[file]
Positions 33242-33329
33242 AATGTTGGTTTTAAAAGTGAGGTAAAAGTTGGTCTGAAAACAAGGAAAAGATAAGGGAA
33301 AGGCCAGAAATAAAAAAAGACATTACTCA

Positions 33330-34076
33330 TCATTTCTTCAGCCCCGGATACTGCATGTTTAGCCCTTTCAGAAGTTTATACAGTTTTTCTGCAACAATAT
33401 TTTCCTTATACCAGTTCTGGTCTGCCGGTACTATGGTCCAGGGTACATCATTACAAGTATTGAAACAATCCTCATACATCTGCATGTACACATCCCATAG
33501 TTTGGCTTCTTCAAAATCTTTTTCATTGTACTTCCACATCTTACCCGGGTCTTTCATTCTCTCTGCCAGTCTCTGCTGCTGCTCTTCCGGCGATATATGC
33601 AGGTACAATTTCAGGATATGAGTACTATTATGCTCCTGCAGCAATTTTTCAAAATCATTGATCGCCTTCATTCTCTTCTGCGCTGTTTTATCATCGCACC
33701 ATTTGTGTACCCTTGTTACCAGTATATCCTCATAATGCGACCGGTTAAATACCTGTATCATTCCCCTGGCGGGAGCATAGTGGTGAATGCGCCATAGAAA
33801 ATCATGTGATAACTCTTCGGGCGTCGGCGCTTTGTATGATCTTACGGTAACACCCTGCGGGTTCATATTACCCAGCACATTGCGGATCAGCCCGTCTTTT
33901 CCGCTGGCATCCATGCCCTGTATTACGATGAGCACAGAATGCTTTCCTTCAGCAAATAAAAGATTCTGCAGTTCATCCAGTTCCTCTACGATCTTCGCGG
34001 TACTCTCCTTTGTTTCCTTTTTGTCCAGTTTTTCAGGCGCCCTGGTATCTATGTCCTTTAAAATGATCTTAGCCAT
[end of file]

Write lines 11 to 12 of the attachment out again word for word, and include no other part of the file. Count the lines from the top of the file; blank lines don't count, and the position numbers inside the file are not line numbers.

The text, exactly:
33901 CCGCTGGCATCCATGCCCTGTATTACGATGAGCACAGAATGCTTTCCTTCAGCAAATAAAAGATTCTGCAGTTCATCCAGTTCCTCTACGATCTTCGCGG
34001 TACTCTCCTTTGTTTCCTTTTTGTCCAGTTTTTCAGGCGCCCTGGTATCTATGTCCTTTAAAATGATCTTAGCCAT